Joseph Spiess, real inventor of the airship?

Joseph Spiess, real inventor of the airship?

I googled him (Joseph Spiess) and apparently strange cemetery man was correct. Moving on…

I saw Gertrude Stein’s spartan grave, as well as Alice B Toklas, whose name is engraved on the back of Stein’s, although I later learned that she is actually buried next to her, not with her.

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Then came the memorials to the Jews who died in concentration camps. I’ll let the pictures speak for themselves.

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Just around the bend from this area is Paris’s Alamo. Apparently, members of the Paris Commune barricaded themselves inside this wall, but were eventually overtaken and shot in this spot in March 1871.

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I stopped briefly after this to have a small picnic on a bench. Then ventured further on, taking pictures of a few non-famous graves that I found interesting for one reason or another.

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Does anyone else find this disturbing?

Does anyone else find this disturbing?

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Now, I don’t want to alienate anyone here, but I have never really been a fan of The Doors, except for one song, and I just don’t get the fascination with Jim Morrison, so I walked past his grave without pausing. I walked on to Frederic Chopin and met a woman holding the same Rick Steves Paris book I was holding. We laughed and then talked a bit. She was newly arrived and asked if I had done any other tours, and if he was accurate in his recommendations. I told her that I didn’t like Montmartre, but she had been there the day before and liked it even less than I did, as she met a group of women, one of whom had been pick-pocketed and lost quite a bit of money. The only other thing I told her was that the famous #69 bus was just way too hot to ride this time of year. We said our goodbyes and I moved on.

My next stop was Abelard and Heloise, but I have recently learned in school that their relationship was possibly toxic; that Peter Abelard may have been abusive, so I didn’t feel any emotion at the tragic love story. In fact I ignored Abelard, and just looked at Heloise. I wasn’t terribly interested in the remaining graves on the walking tour, so I chose to exit here. It was hot hot hot, and even though I was walking downhill in mostly shade, it had started to feel like work. I got on the Metro and went to Parc des Buttes Chaumont since it was in the next arrondissement. This park was recommended to me by a former co-worker and now Facebook friend (Hi Roger!).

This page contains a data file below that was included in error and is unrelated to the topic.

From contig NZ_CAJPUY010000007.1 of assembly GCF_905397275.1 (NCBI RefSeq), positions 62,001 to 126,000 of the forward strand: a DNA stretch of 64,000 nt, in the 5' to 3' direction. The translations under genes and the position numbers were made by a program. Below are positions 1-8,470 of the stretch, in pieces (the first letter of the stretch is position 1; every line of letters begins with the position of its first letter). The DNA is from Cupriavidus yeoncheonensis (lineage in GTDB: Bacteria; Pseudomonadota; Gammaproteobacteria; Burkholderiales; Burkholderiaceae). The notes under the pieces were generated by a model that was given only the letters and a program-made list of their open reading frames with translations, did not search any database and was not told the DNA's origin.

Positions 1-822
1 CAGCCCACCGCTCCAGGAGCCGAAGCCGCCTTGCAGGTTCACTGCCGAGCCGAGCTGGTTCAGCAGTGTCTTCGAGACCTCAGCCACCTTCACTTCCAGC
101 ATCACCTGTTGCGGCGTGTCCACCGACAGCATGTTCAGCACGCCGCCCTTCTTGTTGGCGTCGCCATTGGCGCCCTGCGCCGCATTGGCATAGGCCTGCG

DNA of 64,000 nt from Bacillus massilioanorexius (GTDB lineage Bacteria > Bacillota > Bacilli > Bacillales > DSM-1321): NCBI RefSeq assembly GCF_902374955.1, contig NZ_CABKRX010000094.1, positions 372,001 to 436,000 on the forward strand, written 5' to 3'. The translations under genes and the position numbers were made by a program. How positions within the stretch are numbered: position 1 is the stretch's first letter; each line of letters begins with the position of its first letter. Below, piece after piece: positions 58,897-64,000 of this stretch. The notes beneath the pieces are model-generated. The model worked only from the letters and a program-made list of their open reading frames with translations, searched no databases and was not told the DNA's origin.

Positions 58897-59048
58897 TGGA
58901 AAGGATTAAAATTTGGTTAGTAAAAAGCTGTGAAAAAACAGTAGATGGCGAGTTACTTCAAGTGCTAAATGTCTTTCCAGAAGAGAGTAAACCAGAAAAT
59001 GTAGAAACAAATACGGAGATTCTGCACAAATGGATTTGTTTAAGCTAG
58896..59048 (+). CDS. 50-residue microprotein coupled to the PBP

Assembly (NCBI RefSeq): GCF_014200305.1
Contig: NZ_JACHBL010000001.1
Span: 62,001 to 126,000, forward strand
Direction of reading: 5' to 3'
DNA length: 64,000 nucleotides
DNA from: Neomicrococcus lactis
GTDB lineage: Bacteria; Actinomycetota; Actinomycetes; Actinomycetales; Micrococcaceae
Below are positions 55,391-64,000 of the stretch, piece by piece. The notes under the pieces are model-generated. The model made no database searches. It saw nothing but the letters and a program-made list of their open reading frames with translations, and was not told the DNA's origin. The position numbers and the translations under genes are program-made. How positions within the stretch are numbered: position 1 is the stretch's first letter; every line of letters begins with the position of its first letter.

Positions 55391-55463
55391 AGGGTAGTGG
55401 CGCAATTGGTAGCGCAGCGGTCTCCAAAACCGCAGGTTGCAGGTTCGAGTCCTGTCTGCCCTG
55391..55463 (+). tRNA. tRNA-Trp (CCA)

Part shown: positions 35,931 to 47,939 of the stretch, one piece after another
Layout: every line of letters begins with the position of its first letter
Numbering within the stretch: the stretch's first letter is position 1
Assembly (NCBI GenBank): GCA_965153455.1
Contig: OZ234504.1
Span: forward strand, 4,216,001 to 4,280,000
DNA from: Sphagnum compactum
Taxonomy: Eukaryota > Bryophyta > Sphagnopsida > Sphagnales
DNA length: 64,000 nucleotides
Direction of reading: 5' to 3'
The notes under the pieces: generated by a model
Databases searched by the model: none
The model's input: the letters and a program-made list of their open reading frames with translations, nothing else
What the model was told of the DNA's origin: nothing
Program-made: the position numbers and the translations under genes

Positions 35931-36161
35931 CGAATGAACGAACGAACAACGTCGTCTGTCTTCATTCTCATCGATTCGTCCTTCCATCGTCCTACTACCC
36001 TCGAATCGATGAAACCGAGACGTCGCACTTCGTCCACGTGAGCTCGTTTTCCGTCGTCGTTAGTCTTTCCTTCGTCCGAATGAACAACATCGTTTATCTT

It’s a lovely park, from what I saw of it. Looking at the map, I think I only scratched the surface, although the heat, combined with the hills made it seem as though I had hiked the Himalayas. I took the Metro to the Buttes Chaumont stop and not surprisingly, found the entrance to the park very close to the Metro. I immediately climbed a mountain (okay so it was a small hill) and found nothing at the top but a few benches, that famous Parisian gravel, and lovers hidden in the grasses.

Seriously, there are 6 or 8 people in this picture

Seriously, there are 6 or 8 people in this picture

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I felt a bit like a voyeur, so I trekked back down the mountain and turned left onto a path, which led me past bridges, tons of people laying on the grass, kids playing in a stream…..

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Then another bigger bridge (designed by Gustave Eiffel) leading to the Temple Sibylle.

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I think if I had known the history of this park, I might not have been so eager to see it. According to Wikipedia,  it’s near a place where for around 400 years they used to display the dead bodies of hanged criminals, and then it was used as a garbage dump, a place to cut up dead horses, and to dump sewage. Nice, huh? I’m especially happy that I didn’t know this when I got mis-directed by some badly placed orange barrier fence and ended up basically climbing a dirt hill (along with another poor stranger who made the same mistake I did) to make it back onto a path and had to take off my shoes and shake all the dirt out.

Anyway, here are some views from the temple, including a view of Sacre Coeur.

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And  views of the temple from the lakeside

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A dog chasing fish. I could have jumped right in there with him, it was that hot.

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This is a beautiful park, with drink and snack stands as well as more than one cafe. In fact, on my way out, there was quite a party going on at one of the cafes called Rosa Bonheur. I didn’t get a picture because I was busy dying from the heat and my mountain climbing adventure.

But this park is definitely worth the Metro ride, especially if you pack a picnic, and just buy cold drinks and glaces when you get there.

A Walk Through the 5th After Dark

Another post full of pictures. Maybe it’s the heat, but I don’t have much energy to write. I took a walk tonight to enjoy the breeze, started walking parts of the city I had never been in but ended up in familiar territory. The heat of the day combined with the wonderful breeze brought a lot of people out to party on the banks of the Seine tonight.